But it's not only the PA who misleads the world. It's the world who wants to believe that the Palestinians are ready for statehood! The IMF declared that the Palestinians built all the necessary economic and political institutions to declare a viable state. The European countries are also eager to recognize the state of Palestine. 
With this in mind, can anyone in Europe - Great Britain, France, Germany, to name the most active players - explain why they ignore Hamas? Why do they ignore the fact that 1967 borders are already divided between two Palestinian factions - Hamas and Fatah of Abu Maxen? That Palestinians are split - ideologically and politically? Do they understand that recognition of the state of Palestine will mean something completely different? 

So what will it mean? And what will happen in September 2011? The resolution on the state of Palestine will mean that the UN will recognize the state of the West Bank, not of Palestine. Because de-facto Gaza will not be part of this new state. Israel will once again stand against  the Goliath of the international community hoping to explain that one cannot resolve the conflict while ignoring the reality on the ground. 

Abu Mazen already said that he is against violence, but he is afraid of it. Unfortunately his politics of ignoring the problem of Hamas in hope that it will be settled after the official recognition of the state of Palestine, could bring him exactly to the same result he is so afraid of - lost of control and new weave of terror against Israel. And September 2011 could be another repetition of November 1947. Why? Because, as in 1947 the Palestinians are divided, and are not looking for compromise with Israel. They are looking for complete destruction of Israel, in the case of Hamas, or for imposing on Israel another UN resolution, in the case of PA.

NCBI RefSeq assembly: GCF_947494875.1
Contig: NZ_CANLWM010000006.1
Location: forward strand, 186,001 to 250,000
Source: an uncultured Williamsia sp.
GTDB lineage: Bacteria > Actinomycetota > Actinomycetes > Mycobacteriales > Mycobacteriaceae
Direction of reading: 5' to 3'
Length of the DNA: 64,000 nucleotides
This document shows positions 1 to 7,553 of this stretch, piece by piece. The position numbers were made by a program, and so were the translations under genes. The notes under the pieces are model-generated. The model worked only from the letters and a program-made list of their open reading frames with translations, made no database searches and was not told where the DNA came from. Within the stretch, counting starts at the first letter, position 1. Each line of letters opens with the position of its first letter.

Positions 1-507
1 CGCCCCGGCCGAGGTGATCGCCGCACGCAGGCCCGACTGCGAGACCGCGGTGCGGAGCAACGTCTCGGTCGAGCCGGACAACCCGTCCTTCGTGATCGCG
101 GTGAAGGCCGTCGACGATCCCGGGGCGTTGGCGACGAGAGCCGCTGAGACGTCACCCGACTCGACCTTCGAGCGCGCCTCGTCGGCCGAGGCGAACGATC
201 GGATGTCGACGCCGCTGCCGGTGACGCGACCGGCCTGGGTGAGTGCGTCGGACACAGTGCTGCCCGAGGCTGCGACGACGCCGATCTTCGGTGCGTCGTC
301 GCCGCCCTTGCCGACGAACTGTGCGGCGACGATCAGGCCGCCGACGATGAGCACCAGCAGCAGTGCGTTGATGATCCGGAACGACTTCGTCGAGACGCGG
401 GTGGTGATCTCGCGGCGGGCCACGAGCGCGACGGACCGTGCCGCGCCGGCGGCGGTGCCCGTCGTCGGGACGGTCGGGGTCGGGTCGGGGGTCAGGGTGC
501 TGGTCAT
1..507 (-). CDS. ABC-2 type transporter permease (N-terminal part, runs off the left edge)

Palestinians like to compare their cause to the Israel's. However, the Israelis in 1947 knew to overcome the differences between rival factions, and when necessary to deal with the extremists among them, in order to achieve independent state...Abu Mazen prefers to ignore his extremists, and the Europeans encourage him to do so. A sure recipe for failure.

Is there room for hope? Of course. Because many things could happen before September 2011. 

Wednesday, April 6, 2011

When “Better later than never “ doesn’t work

Two years after the publication of the Goldstone Report that accused Israel in committing war crimes, the Judge Richard Goldstone who wrote the report regrets its conclusion. In his letter in Washington Post he confesses his own naivety in expecting Hamas, the terrorist organizations, to investigate itself. He also describes his expectations from the UN Human Rights Council to condemn intentional attacks of Hamas against Israel. This expectation is also very naive.